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My 9/11

A long time ago, when I was a 19-year-old lad, I pounded the Hound all the way from White Plains across this great land to Missoula, MT, where I enrolled at the university there. My adventure began when a high school chum stopped to visit over Christmas and explained he was a student at the university there. Joe went on to tell me that Missoula was “an old fashioned Wild West city,” and the hunting and fishing in the surrounding areas were exceptional. Given that I was a fly fisherman, my ears perked right up.

“Why not apply?” he asked. That was during winter of 1960, and I had been mulling over my future with no real plan. Anyway, perhaps mostly on a whim, I sent an application to the university and was accepted. I spent four years and one full summer, pursuing a curriculum in fishery biology and in 1965 received a degree in that field. Then it was decision time. As a result of the time I spent in Missoula, I had become completely captivated with Montana.

So the last day on campus, I walked around the “Oval” several times, pondering why I was leaving. My dilemma was compounded by the fact that home was 2,500 miles away in New York State. But family ruled. Next morning, Kate and John drove me to the station, where I boarded the North Coast Limited. During the long train ride, I kept telling myself, “This is just temporary; I’ll go back.” But it was to be quite a while.

In 1988, I was invited to go on a fishing trip to West Yellowstone. I was ready to leave when the phone rang and I learned that a family member had passed away. No trip to Montana that year.

Then came September 11, 2001. This time I was really going to make it back. The day began sunny, clear and cool. Nice weather for that time of year. I met my friend at Westchester Airport for the flight to Bozeman via Minneapolis. Our flight left at 8:36 a.m., right on time. About an hour and 15 minutes into the flight, the captain came on the intercom: “We’re about 45 minutes out of Minneapolis and will land soon.”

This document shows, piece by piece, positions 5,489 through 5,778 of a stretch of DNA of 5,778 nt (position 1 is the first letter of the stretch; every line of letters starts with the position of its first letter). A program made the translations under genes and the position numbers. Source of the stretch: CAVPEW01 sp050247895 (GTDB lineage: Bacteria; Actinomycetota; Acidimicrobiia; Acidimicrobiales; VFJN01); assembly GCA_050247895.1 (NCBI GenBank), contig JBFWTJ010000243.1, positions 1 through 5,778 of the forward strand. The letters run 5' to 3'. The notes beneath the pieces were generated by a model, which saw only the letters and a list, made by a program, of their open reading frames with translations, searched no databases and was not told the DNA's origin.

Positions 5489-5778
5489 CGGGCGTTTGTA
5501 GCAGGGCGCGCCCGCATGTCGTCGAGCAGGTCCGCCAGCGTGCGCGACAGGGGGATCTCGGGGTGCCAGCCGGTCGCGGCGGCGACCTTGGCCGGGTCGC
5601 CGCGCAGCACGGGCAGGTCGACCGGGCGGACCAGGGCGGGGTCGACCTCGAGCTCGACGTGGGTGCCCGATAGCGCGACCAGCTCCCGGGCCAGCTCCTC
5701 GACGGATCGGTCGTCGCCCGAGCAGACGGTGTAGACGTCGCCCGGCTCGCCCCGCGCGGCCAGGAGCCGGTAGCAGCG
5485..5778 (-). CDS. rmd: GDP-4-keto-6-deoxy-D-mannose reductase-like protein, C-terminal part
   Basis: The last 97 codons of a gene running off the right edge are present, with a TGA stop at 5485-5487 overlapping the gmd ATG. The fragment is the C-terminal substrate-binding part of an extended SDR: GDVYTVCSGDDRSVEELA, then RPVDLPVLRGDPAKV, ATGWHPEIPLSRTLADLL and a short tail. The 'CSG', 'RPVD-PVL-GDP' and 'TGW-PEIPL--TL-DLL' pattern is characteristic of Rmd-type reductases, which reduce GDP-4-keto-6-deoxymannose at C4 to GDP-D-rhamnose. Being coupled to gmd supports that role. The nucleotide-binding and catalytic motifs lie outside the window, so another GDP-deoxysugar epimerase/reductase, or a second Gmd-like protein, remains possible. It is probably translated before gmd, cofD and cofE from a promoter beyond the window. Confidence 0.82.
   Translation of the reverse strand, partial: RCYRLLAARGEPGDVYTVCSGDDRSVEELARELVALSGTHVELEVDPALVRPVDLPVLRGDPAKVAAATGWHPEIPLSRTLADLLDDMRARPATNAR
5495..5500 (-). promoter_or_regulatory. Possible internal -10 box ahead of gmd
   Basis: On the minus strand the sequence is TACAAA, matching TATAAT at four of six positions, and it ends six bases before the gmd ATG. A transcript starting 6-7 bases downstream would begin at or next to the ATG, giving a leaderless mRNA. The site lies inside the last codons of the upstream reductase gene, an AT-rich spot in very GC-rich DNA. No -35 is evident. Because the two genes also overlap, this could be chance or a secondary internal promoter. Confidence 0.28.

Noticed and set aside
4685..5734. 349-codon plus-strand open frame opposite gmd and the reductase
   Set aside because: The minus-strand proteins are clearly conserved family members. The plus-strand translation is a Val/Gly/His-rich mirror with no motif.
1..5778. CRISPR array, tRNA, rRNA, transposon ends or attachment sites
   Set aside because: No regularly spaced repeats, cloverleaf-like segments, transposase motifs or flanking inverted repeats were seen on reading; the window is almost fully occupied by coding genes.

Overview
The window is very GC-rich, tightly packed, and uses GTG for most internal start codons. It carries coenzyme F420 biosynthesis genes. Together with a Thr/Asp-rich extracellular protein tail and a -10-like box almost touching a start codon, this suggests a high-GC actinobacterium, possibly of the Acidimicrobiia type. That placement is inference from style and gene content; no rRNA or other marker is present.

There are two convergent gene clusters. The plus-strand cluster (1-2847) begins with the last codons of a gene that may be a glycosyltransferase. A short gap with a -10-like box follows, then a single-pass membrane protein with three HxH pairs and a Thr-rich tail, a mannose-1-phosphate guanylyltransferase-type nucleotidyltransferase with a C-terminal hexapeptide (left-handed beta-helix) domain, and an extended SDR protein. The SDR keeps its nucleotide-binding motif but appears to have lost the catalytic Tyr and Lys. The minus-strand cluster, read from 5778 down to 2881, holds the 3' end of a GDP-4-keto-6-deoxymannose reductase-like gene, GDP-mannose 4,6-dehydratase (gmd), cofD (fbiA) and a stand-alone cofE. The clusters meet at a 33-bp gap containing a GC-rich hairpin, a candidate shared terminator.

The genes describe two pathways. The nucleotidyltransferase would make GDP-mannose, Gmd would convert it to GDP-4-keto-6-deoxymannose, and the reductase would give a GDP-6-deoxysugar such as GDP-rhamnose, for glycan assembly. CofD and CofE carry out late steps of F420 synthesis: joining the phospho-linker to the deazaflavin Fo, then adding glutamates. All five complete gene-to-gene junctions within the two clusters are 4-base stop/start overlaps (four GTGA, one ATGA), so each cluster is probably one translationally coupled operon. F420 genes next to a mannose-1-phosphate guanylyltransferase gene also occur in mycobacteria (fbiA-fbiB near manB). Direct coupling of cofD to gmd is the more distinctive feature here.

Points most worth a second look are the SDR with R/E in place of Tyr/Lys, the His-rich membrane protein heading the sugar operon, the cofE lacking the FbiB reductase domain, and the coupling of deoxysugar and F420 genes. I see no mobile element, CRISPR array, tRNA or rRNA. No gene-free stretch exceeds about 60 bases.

Ten minutes later, flaps were down and the captain spoke again. “We’ve been diverted to Traverse City, Michigan; Minneapolis airport has been closed.” I turned to my friend and said, “There’s been a terrorist attack, and Osama bin Laden is involved.”

When we landed, people at the front of the aircraft were crying. We were ushered to the terminal, where monitors showed the Towers falling and smoke everywhere. Airline staff gathered us and explained that lodging and meals would be provided until flights began again.

We were there two nights. Nothing was flying. I called a car rental and arranged for a vehicle. The next morning, we left for Minneapolis to connect with I-90. Then it was on to Fargo to catch a few hours sleep. Next morning we were off early, crossing the plains of North Dakota and Eastern Montana. We passed Glendive, Miles City and Billings. Then somewhere east of Livingston, the Rockies emerged as tiny white dots on the horizon. I was almost overwhelmed with emotion. In Bozeman, yellow tape cordoned off the airport terminal; the parking lot was deserted. We checked in, signed for our rental, and headed for West Yellowstone.

It was quiet there, almost eerie after the terrible and stressful events of the previous few days. Floating a dry fly on the Madison, I realized how lucky I was to be there, away, from tragedy of the last day. I was happy finally to have made it back to the “Big Sky,” but deeply saddened that it had to be in the shadow of 9/11. 

 

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